What is the Clinic Club?

Eight prominent dentists in southeastern Michigan founded the Detroit Dental Clinic Club in 1914.

Two of the founders, Drs. Marcus Ward and Russell Bunting, later served as deans of the University of Michigan School of Dentistry.  Dr. Ward served as president of the American Dental Association. And, all eight served as presidents of the Michigan Dental Association. For nearly a century, the Clinic Club has been a training ground for dental clinicians and leaders in dentistry.

The Clinic Club meets three times each year for Board meetings followed by educational programs. The Clinic Club is organized into Sections representing various dental specialty areas. Each Section is autonomous and plans its own programs and activities during the year.

OBJECTIVES of the Clinic Club include promoting high standards of dental science, art and literature, providing mutual improvement among dentists, and contributing to the advancement of the dental profession by presenting continuing dental education clinics, lectures and publications.

SECTIONS are incubators where learning and mentoring take place. The goals of a section are research and teaching. An active section is often a combination of general practitioners and specialists with liaisons to dental school faculty. This mixture offers varying viewpoints that stimulate participation and continuing interest. Younger members appreciate the opportunity to work with and learn from more experienced members. Members learn from each other while attending section meetings and developing clinics. Sections also act as filters in evaluating dental concepts, procedures, products and publications. Quality people, active participation and interesting programs are ingredients of a successful section.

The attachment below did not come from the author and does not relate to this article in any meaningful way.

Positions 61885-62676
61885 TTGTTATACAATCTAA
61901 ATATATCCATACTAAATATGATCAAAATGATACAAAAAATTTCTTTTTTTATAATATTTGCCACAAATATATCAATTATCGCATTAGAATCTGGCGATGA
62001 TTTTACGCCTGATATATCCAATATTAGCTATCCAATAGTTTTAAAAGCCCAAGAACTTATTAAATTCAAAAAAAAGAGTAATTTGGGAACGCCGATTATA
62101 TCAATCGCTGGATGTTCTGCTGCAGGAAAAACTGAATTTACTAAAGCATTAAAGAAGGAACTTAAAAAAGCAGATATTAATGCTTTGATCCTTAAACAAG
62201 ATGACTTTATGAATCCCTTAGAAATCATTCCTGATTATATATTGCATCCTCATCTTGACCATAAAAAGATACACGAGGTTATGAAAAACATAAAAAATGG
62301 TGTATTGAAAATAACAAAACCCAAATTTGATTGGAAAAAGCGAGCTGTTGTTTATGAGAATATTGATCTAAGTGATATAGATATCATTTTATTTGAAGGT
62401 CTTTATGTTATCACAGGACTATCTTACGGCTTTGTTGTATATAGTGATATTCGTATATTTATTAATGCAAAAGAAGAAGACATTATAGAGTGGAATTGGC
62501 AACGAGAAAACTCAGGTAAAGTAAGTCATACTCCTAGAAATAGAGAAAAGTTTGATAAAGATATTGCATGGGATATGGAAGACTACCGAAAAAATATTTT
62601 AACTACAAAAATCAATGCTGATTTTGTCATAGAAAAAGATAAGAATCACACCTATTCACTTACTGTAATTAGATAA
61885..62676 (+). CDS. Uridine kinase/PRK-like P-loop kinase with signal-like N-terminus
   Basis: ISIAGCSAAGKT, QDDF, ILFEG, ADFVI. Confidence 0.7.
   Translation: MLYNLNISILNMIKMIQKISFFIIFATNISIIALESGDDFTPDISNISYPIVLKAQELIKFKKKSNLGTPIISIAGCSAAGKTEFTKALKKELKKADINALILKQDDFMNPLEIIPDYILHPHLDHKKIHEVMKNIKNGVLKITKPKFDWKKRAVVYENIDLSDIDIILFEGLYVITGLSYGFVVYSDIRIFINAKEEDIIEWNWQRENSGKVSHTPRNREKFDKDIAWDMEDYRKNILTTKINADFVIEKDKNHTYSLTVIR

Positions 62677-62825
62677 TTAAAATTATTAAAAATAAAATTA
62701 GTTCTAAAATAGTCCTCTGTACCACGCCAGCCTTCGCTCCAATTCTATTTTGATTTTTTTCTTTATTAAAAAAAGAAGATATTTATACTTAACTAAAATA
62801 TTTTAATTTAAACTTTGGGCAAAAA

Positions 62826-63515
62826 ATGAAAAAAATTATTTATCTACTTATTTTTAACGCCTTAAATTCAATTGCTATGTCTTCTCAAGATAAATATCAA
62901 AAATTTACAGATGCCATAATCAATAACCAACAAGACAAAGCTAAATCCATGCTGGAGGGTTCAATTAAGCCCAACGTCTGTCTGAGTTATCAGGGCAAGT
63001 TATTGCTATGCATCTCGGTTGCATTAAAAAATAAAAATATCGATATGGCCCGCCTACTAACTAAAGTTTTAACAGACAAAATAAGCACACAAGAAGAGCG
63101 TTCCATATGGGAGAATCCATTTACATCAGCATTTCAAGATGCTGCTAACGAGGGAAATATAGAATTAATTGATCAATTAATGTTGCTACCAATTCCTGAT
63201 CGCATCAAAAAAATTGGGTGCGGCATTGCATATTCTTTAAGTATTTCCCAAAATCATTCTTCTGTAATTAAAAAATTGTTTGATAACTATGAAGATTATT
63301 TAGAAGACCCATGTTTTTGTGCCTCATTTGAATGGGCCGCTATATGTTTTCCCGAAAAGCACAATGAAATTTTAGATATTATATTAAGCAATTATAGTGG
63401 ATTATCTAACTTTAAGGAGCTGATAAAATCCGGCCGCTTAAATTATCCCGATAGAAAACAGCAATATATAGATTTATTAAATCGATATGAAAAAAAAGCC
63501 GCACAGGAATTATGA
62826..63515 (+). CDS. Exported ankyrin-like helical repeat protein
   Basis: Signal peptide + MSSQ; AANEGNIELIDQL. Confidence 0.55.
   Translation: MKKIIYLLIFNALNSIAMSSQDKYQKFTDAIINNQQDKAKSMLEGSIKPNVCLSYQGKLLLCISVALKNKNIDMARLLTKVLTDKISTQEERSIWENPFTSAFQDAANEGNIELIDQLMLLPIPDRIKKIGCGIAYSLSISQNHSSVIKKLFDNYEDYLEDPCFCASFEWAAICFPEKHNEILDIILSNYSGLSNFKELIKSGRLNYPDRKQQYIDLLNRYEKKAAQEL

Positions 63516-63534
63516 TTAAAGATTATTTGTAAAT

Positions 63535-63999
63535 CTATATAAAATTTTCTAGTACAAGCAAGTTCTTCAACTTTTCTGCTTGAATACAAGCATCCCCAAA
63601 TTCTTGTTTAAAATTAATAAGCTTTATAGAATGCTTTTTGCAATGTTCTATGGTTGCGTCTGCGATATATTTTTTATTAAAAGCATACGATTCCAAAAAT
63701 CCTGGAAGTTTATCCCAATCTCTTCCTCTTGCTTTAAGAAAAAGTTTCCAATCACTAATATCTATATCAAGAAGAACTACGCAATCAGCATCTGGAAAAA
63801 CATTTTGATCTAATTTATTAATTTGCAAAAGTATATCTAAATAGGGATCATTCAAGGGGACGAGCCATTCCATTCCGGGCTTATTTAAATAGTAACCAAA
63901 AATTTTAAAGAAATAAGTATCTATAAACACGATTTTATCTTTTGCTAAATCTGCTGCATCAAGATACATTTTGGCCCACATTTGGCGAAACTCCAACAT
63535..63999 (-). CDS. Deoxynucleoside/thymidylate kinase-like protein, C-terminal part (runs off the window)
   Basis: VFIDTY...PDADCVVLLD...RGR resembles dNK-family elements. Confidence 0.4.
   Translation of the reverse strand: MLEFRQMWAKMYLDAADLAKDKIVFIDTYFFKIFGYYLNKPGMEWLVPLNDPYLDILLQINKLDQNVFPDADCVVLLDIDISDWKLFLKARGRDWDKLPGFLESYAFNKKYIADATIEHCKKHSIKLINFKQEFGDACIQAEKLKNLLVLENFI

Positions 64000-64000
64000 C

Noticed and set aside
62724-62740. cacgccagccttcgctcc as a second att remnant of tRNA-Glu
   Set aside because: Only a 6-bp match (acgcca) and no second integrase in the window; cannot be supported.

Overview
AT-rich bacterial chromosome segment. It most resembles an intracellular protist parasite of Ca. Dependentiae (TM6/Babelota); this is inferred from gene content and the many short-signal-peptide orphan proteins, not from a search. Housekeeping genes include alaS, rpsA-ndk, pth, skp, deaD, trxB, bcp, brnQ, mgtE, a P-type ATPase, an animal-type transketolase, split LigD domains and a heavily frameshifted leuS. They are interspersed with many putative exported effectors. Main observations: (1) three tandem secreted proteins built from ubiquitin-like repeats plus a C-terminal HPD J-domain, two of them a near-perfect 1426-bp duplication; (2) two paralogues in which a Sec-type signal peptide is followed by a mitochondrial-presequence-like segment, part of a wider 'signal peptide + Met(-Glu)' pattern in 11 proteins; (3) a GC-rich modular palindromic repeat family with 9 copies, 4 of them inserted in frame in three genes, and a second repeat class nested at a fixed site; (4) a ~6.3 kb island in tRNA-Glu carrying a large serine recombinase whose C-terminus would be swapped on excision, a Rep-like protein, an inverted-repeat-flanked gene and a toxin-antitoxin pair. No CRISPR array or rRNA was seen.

SECTION MEETINGS are forums with short agendas followed by program presentations. Members have opportunities to discuss problem cases, polish a clinic, introduce new ideas or plan future section activities. Programs with outside speakers touch a wide variety of subjects involving professional growth in clinical and practice management areas as well as personal and interpersonal development.

Speakers for section programs have included dentists, physicians, psychologists, attorneys, accountants, economists, computer specialists, ergonomic engineers and manufacturing representatives. Section meetings have also been held at the Mayo Clinic in Minnesota and the L. D. Pankey Institute in Florida. Occasionally, a section will combine a meeting with a social function such as dinner at a restaurant or club, a boating or pool party, a football game, a family outing or a holiday celebration.

SECTION MEMBERS aspire to mastering their subject—being continuous students in their area of interest. Their activities include study, research, collaboration, and sharing information through table clinics, essays, limited attendance clinics, audio-visual presentations, case evaluations, office tours and writing articles for professional publications. Each member must contribute to keep the section vital. This cooperation produces knowledgeable, enthusiastic and stimulating clinicians.